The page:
Every athlete – every human – has days that don’t go as planned, when you have to pick yourself back up and carry on after a setback or a failure.
Not everyone, though, has experienced this quite as literally as Diego Estrada during last year’s Bank of America Chicago Marathon.
Running close behind the leaders, Estrada tripped on a water bottle near the 6-mile mark. He slipped, fell and twisted his ankle. “I felt my Achilles – like I might have torn something in there,” he told me on a recent visit to Chicago.
He wondered if he should quit. But he kept going. And much to his surprise – the downtown buildings interfered with the satellites on his GPS watch, causing him to lose track of his pace – he eventually caught back up to the lead pack.
Though he missed his goal of finishing under 2:10, Estrada crossed the line in a still-speedy 2:13:56, placing eighth overall and first American. And, he says, he regained confidence he’d lost after a rough year, when he tried – and failed – to make the American Olympic team in three events, the marathon, 5K and 10K.
That cut deep, because it’s a goal that has deep meaning for Estrada. As I wrote for Runner’s World before the marathon last year, his journey as an athlete has taken him far beyond where he could have imagined as a kid growing up in Salinas, California. His parents were immigrants; Estrada himself was born in Mexico. “Life there was not good at all. My mother decided she was going to emigrate and cross the border with all of us,” he says – she literally carried him, as a baby, with his three sisters, older brother and aunt in tow.
Growing up, he considered himself American, though he lived in the country as a resident and not a citizen. He went to college at Northern Arizona University in Flagstaff. His senior year, in 2011, he went through the naturalization process, balancing the intensive study and testing required with track and cross-country practices and meets. In fact, he swore his oath three days before NCAA cross-country nationals. “It was an interesting week,” he laughs.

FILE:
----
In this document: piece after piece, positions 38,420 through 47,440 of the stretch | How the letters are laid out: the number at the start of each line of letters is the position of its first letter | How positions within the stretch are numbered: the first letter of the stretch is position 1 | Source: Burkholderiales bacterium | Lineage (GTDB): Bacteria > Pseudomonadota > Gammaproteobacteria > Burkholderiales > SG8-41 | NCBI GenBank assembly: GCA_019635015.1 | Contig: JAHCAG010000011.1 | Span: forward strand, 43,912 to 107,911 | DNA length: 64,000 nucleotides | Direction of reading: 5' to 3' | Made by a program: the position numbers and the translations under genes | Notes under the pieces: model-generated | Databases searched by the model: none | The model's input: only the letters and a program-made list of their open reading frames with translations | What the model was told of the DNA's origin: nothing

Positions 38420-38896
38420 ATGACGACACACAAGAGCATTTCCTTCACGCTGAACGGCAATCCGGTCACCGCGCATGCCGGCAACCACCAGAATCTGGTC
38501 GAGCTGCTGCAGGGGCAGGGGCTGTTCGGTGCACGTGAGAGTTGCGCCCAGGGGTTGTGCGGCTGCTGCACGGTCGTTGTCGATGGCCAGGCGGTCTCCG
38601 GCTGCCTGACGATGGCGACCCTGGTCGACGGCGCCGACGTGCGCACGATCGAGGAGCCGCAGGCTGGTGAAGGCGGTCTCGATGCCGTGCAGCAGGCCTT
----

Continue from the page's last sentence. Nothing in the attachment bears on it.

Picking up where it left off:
He chose that timing with the express purpose of competing in the U.S. Olympic Trials that year, but confusion about a recent rule change left him unsure if he’d be eligible. His birth country, Mexico, offered him a spot on their team for the London Games in 2012. Convinced he might not have another shot at being an Olympian, Estrada accepted.
The experience, while incredible, left him unsettled – like he ran on the wrong terms. Though he’s proud of his background, he still feels a burning desire to represent the United States in world competition – and eventually, the Olympics. “I’m a Mexican-American, but this is my home country,” he says. “So this is the flag I want to represent.”
Now, he’s a full-time, professional runner, sponsored by Asics and training on his own in Flagstaff under the guidance of legendary coach Joe Vigil (he’s coached Deena Kastor, among other Olympians). Though Estrada missed his chance to go to Rio, at age 27 he still has time to fulfill his Olympic dreams. While he’s taking the long view toward Tokyo 2020, there are plenty of chances to pick up steam along the way.
His next stop: a triumphant return to the streets of Chicago this Sunday for the Bank of America Shamrock Shuffle 8K. He’ll use the race to transition from the half marathon he ran in New York earlier this month to the shorter distances he’ll compete in on the track this summer, to see what he needs to work on next in training.
And, he’ll return to enjoy a city that, within a few short visits, he’s grown to love. Funny enough, when we spoke before the Chicago Marathon last fall, Estrada mentioned wanting to tour Chicago even if he needed a wheelchair after the race – he was making a joke about being spent from the effort, but after his tumble, he really did have to hobble around on crutches. (Somehow, he still managed to hit Lou Malnati’s five times in four days.)
Fortunately, he hadn’t torn anything; he couldn’t run without pain again until the end of December, but he now feels back on track, body and mind. “Chicago was kind of like my rebound,” he says. “Going through the ankle and getting healthy again, my motivation was, ‘I want to go back.’”